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Missing my baby girl

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I thought all the crying was done, but instead I find the one-week mark floods me with fresh emotion as if it were just moments ago I was holding my big girl and whispering into her ears as she lay slowly slipping away from me.   Colin Hay has a beautiful song that captures how I feel right this moment,  the lyrics haunting and confiding moments that paint little pictures of my life this past week.  It starts:

 

“I drink good coffee every morning
Comes from a place that’s far away
And when I’m done I feel like talking
Without you here there is less to say.”

 

As is my nature after I awaken, I shuffle to the kitchen where my husband has left a pot of brewed coffee, knowing that in my morning fog and left to my own devices I might forget the filter or the coffee grounds or even to place the pot in its position and wander off as coffee spills onto the counter and down to the floor.  I rarely speak until I’ve had at least one cup to clear my stuffed sinuses and my clogged throat and my fuzzy brain. 

 

My dogs have gotten used to this routine and they wait patiently for me to come around, not asking for pets or attention until I am ready.  They know that soon I will call them each by name and tell them how much I love them and what good pups they are, and then jabber mindlessly in their direction.  I’ve even come up with a nonsense language that I use when I look at them and my heart swells with happiness and I have no real words to express the feeling. 

 

Now, without my big girl here, the easy chatter sometimes gets caught in my throat and I fall back into silence.

 

Bebops

Beesh bongh  chipao.


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Living up to the name

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We got Boinks from the shelter while we were doing dog fostering. Here’s an excerpt on how she came to be called Boinka from back then:

9 pm: The Saint is so weak and unsteady on her feet that she has been falling on her big, sweet face all day. It reminds me of a bloopers show with the “Boink” sound effect, so I’ve been following her all day ridiculously saying, “Boink.” It’s starting to stick, so we’ve named her Boinka.

It’s a bit bittersweet now to see her unsteady on her feet once again, and hard  to hold back the urge to say “Boink” when she faceplants into the carpet or grass. Ok, mom’s getting teary now.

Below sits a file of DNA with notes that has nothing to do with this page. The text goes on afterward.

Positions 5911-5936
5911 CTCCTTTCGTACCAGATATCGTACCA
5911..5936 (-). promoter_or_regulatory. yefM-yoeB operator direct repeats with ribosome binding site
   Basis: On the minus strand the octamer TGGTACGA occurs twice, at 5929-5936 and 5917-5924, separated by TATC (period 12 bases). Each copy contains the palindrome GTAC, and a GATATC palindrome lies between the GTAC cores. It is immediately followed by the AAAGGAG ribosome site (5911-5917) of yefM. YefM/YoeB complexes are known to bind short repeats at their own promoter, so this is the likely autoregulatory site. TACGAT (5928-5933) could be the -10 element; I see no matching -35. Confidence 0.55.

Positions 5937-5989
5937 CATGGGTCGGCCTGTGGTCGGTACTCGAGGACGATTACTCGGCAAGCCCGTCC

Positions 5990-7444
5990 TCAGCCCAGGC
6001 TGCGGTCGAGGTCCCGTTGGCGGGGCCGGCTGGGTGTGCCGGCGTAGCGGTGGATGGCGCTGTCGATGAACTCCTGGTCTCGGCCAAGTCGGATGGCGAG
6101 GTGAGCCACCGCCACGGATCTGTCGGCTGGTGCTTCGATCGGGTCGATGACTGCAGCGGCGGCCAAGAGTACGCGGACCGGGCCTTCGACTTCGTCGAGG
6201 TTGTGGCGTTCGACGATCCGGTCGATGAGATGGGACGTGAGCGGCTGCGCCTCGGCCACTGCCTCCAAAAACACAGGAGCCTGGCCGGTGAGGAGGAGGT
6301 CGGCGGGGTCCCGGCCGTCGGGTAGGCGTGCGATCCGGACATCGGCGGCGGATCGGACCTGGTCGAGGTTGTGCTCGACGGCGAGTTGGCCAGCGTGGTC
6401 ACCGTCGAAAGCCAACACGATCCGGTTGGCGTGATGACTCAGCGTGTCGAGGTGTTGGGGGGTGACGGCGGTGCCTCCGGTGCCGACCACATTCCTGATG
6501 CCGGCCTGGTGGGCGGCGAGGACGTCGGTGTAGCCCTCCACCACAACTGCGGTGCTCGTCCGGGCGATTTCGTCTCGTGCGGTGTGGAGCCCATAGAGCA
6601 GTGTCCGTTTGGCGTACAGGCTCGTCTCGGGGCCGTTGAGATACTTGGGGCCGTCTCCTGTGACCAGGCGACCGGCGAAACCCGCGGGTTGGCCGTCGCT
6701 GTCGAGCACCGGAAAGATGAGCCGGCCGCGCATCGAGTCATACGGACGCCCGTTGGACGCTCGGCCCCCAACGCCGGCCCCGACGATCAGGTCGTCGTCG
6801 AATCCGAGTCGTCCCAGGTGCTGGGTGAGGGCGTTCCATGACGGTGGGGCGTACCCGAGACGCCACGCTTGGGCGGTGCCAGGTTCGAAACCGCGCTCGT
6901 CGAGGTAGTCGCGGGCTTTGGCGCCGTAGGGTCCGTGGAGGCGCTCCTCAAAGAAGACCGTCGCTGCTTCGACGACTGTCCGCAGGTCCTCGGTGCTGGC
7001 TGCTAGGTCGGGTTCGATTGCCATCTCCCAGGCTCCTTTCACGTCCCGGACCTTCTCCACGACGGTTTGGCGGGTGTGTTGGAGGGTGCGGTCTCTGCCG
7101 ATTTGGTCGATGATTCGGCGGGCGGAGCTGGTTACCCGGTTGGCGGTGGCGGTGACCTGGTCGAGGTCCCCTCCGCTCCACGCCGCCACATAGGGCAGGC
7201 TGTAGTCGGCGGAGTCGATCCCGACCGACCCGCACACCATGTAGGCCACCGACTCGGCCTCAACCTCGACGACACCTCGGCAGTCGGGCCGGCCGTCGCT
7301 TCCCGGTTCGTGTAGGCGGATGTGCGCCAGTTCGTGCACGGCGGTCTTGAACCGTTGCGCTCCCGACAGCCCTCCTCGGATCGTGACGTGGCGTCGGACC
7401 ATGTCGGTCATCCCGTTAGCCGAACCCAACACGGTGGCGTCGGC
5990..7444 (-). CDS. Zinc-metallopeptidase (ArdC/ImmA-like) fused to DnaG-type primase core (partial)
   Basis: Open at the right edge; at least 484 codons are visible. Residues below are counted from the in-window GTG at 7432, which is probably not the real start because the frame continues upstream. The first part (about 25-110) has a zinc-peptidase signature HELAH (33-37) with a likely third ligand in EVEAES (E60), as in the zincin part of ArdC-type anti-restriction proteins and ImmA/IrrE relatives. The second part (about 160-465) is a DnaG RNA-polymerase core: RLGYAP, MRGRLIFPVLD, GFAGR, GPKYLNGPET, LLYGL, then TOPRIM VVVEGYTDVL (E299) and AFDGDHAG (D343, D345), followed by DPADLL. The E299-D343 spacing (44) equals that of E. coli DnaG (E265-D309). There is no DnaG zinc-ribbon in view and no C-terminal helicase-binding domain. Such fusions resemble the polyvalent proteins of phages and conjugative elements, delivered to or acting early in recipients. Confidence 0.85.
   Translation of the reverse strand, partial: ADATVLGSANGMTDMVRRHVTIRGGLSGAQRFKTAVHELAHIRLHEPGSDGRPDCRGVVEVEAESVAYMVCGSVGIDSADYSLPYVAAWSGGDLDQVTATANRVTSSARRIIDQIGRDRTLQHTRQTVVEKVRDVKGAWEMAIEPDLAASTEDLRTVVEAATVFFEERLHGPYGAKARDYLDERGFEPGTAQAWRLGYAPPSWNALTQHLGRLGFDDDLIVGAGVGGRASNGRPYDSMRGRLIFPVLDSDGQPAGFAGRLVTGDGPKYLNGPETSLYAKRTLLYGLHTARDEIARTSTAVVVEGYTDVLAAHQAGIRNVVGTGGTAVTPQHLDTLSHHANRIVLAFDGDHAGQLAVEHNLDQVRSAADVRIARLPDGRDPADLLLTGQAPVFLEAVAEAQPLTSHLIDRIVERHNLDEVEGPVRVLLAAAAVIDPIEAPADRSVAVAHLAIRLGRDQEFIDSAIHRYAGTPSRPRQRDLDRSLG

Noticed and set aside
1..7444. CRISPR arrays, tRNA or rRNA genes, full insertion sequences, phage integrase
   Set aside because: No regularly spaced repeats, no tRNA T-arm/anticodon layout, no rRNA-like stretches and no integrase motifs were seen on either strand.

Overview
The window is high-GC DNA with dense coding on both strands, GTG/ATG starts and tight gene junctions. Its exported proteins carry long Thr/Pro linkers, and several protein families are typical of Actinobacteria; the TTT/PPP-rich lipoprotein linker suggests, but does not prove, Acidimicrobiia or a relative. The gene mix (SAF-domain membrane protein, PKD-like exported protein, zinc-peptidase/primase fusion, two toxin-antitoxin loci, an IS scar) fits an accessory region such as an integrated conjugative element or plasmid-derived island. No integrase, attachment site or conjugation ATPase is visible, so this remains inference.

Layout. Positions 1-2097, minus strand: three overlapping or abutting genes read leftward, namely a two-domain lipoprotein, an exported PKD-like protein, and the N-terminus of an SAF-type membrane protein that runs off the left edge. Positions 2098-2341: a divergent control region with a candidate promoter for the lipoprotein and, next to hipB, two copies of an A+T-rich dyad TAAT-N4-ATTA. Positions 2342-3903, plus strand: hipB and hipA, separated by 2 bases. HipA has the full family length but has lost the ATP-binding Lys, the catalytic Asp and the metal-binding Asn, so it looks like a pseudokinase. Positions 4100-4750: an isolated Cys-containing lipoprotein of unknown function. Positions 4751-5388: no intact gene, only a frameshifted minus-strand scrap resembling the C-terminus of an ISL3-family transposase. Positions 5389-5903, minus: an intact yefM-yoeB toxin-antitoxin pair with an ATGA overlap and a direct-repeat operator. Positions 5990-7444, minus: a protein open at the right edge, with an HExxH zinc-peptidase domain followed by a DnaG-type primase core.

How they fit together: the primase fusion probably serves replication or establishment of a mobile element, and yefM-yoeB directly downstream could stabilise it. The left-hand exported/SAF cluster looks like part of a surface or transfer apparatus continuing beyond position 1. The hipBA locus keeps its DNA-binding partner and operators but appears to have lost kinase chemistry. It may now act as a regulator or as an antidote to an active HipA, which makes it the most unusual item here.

Here’s the story of her first few days with us.

http://www.chathamanimalrescue.org/eme_princessboinka.shtml

Some veterinarians use jargon. Translation below:

She’s doing wonderfully! = At least she’s still breathing.

It’s pricey. = Have you considered delivering pizzas on the weekend to help pay for all this?

You can visit. = You can look at your sweet baby through a glass window for 5 minutes after getting off work early and driving 35 miles to whisper some love into her big, floppy ears.

Her incision might look a little scary at first. = Try not to vomit, scream, or punch yourself in the head after you see what you consented to.

She may be a bit unsettled at first. It’s normal. = She will whimper, cry, moan, and flail about when the meds are wearing off. This is not her telling you how much she wishes you hadn’t done this to her or using her psychic powers to rip your heart in two.

She’ll need extra attention. = You will barely sleep or eat the first few days, much less go to work or even shower.

Make sure to feed her with her meds. = Good luck with figuring out how to get her to lick filet mignon, much less whatever pedestrian offering you hope will entice her to eat.

Figure out how you’re going to get your precious bundle of morphine-addled, newly zippered, in pain and freaked out because “ACK! NO LEG!” pup home from the vet hospital after amputation BEFORE you go to pick her up.

We have a 2-door hatchback and a large Saint that does not like car rides to begin with. The hospital folk were very kind to use a nifty doggie stretcher to get her in through the hatchback… and then we had a fairly uneventful 40-minute drive until we got home.

The sudden disappearance of several helpful, trained vet techs to maneuver her out of the vehicle left us slack-jawed and puzzled at how we could have overlooked this crucial piece of information.

Lifting her out of the hatchback… We couldn’t get a blanket under her, and her zipper was oozing fluid and we were scared we’d do something to cause it to rip wide open and then….oh hey, look, bunnies.

To make matters more unpleasant, it was 95 degrees and the sun was beating down. Boinks’ daddy was, uh, frustrated with mommy. Boinks’ mom was cheerfully and cleverly suggesting all kinds of ways daddy could *just lift her out*…like a chihuahua.

Out through the door… Daddy finally managed to get her out by half dragging, half pulling her stubborn, furry dog butt out the side door, but it was not without a yelp or two. Mommy was horrified by it all and clucking like a chicken on meth.

Minus 50 pts for lack of planning.

Boinks is brought to you by Tripawds.
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